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Thayer Consultancy

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Background Briefing: ASEAN’s Calls for China to Craft a Code of Conduct for the South China Sea Carlyle A. Thayer April 25, 2013

[client  name  deleted]   Once  again  there  has  been  a  call  by  the  ASEAN  leaders  for  the  crafting  of  a  Code  of   Conduct  in  for  South  China  Sea  but  China  has  not  given  any  clear  indication  when  it   will  sit  down  with  the  bloc.  We  request  your  assessment  of  the  following:   1.  ASEAN  seems  helpless  and  it  seems  nothing  will  happen  for  as  long  as  China  stalls.   What  can  ASEAN  do  to  break  this  impasse  and  convince  China  to  begin  negotiations   for  the  Code  of  Conduct  (COC)?   ANSWER:   It   takes   two   to   tango.   ASEAN   is   stuck   in   a   bureaucratic   rut,   having   reached   consensus   and   committed   itself   to   a   Code   of   Conduct   with   China   it   is   doggedly   pursuing  this  objective.  China  will  only  sit  down  with  ASEAN  if  there  is  something  to   be  gained,  like  deflecting  the  heat  of  criticism  from  the  US,  Japan  and  other  maritime   powers.   China   has   set   progress   on   implementing   the   Declaration   on   Conduct   of   Parties   (DOC),   yet   not   one   single   cooperative   project   has   gotten   off   the   ground.   ASEAN  diplomats  told  me  in  March  that  the  Philippines'  unilateral  action  in  taking  its   dispute   with   China   to   the   United   Nations   has   "taken   all   the   breath   out   of   the   COC   process."   I   have   been   arguing   for   several   years   that   ASEAN   has   made   a   strategic   mistake   in   trying  to  negotiate  a  COC  with  China.  It  should  negotiate  a  COC  for  Southeast  Asia's   maritime   domain   among   its   members.   This   would   govern   how   ASEAN   members   should   behave   in   light   of   territorial   disputes   or   overlapping   claims   among   themselves.   Once   they   agree,   ASEAN   should   open   the   COC   for   Southeast   Asia's   Maritime   Domain   for   accession   by   all   their   dialogue   partners   much   like   the   Treaty   of   Amity  and  Cooperation  and  Southeast  Asia  Nuclear  Weapons  Free  Zone.  This  would   put  pressure  on  China  to  conform  or  remain  isolated.   2.  Why  is  China  stalling?   ANSWER:   China   can   afford   to   play   for   time   because   there   are   countries   in   ASEAN   who  will  cave  in  and  meet  Chinese  demands  rather  than  risk  provoking  tensions  in   relations.   The   longer   China   waits   the   more   these   "nervous   nellies"   will   push   for   ASEAN  to  reach  an  accommodation.  A  binding  code  of  conduct  would  restrict  China's   actions.     3.  China  has  sent  feelers  to  some  ASEAN  member  countries  that  it  may  sit  down  with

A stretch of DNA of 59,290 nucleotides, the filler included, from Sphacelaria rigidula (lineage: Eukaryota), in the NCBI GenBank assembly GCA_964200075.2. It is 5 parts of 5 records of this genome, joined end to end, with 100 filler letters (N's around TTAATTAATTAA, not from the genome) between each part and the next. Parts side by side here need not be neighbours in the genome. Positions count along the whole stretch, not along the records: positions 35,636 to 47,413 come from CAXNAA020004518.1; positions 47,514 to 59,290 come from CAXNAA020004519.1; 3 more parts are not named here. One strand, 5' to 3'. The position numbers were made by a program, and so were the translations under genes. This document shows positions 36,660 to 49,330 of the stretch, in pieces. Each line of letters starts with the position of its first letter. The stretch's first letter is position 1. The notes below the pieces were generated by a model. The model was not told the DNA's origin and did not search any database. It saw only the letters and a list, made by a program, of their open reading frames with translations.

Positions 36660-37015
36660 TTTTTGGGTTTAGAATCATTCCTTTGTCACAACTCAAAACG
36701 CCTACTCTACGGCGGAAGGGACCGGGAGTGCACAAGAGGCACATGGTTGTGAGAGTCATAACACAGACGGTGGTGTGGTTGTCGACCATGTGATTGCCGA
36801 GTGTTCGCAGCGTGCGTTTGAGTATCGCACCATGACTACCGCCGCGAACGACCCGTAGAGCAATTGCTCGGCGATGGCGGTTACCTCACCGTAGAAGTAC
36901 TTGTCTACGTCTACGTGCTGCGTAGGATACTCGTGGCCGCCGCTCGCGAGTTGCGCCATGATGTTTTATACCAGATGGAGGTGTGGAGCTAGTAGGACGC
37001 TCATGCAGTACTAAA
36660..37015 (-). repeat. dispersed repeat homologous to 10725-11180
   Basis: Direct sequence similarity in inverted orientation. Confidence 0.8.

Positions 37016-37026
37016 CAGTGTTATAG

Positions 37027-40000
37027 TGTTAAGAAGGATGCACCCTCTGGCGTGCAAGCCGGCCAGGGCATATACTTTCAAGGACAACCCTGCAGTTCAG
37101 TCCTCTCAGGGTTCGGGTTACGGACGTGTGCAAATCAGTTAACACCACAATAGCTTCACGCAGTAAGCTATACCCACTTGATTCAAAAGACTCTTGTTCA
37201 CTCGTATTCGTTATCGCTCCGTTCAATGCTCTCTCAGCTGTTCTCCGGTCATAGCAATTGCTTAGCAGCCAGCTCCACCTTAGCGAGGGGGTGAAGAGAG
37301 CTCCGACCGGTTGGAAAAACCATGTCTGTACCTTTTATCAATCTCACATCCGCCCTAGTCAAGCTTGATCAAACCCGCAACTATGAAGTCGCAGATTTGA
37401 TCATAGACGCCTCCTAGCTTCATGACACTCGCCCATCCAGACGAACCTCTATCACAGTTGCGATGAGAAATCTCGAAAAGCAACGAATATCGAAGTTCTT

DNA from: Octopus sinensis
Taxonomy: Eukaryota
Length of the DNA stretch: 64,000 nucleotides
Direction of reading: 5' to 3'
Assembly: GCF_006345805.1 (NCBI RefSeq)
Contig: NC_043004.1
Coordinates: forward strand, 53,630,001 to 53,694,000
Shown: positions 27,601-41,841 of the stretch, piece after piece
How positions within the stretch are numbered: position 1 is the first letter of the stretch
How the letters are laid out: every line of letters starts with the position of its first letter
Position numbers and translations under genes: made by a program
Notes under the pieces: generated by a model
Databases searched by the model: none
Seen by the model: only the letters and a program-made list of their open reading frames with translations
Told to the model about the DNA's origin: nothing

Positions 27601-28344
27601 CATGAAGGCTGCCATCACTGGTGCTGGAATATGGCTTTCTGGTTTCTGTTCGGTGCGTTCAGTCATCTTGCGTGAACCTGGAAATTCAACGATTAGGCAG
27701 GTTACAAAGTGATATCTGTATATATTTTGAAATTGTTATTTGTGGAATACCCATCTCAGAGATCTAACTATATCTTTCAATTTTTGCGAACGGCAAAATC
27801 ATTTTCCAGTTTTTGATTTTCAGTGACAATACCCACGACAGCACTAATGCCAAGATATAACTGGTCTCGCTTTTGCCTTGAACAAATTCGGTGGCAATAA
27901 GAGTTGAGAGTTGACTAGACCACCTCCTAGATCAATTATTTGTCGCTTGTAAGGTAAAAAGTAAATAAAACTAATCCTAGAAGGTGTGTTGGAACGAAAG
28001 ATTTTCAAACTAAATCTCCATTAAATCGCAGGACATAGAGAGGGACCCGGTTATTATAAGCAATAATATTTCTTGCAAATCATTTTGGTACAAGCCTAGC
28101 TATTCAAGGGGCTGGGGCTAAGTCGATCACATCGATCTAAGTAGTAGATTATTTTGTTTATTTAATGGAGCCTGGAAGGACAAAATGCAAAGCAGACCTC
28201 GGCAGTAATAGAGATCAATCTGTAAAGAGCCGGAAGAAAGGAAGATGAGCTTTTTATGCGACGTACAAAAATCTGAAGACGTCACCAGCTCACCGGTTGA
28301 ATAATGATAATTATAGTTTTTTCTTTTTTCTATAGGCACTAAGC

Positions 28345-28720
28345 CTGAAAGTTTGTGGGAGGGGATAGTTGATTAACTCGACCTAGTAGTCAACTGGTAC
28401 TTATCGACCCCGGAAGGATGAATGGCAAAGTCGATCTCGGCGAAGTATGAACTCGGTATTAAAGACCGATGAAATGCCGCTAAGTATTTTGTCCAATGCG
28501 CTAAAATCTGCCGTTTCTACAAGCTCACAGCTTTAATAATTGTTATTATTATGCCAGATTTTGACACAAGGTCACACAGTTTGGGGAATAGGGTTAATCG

2 ASEAN   for   the   COC   negotiations   if   the   Philippines   is   excluded   or   if   the   Philippines   drops  the  arbitration  case  it  raised  before  UNCLOS.  ASEAN  diplomats  told  China  this   is  not  possible.  Knowing  it  was  a  futile  attempt,  why  do  you  think  China  even  tried   this?   ANSWER:   ASEAN   diplomats   have   told   me   that   China   is   indeed   pressuring   them   to   lobby   the   Philippines   to   drop   its   legal   action   as   a   quid   pro   quo   for   restarting   talks   on   the  COC.  China's  attempt  to  exclude  the  Philippines  will  be  no  more  successful  than   President  Bush's  attempt  to  hold  the  2nd  ASEAN-­‐US  Leadership  meeting  at  Crawford   Ranch  in  Texas  without  Myanmar.  No  meeting  was  held.  China  has  been  put  on  the   back   foot   by   the   Philippines's   actions   because   of   the   implications   of   the   Arbitral   Tribunal   taking   up   the   case.   Trying   to   isolate   the   Philippines   appears   like   a   ploy   to   test  ASEAN  unity.     It   is   notable   that   Indonesia's   foreign   minister,   Marty   Natalegawa,   who   was   originally   quoted   by   AFP   as   saying   China   requested   a   meeting   with   ASEAN   on   the   COC,   has   been  rather  critical  of  China  subsequently.    Other  sources  have  told  me  they  cannot   get   confirmation   of   the   Chinese   approach   to   discuss   the   COC   specifically.   They   say   China   requested   a   meeting   to   discuss   commemorative   activities   to   mark   the   tenth   anniversary  of  the  strategic  partnership.     Suggested   citation:   Carlyle   A.   Thayer,   “ASEAN’s   Calls   for   China   to   Craft   a   Code   of   Conduct   for   the   South   China   Sea,”   Thayer   Consultancy   Background   Brief,   April   25,   2013.   Thayer  Consultancy  Background  Briefs  are  archived  at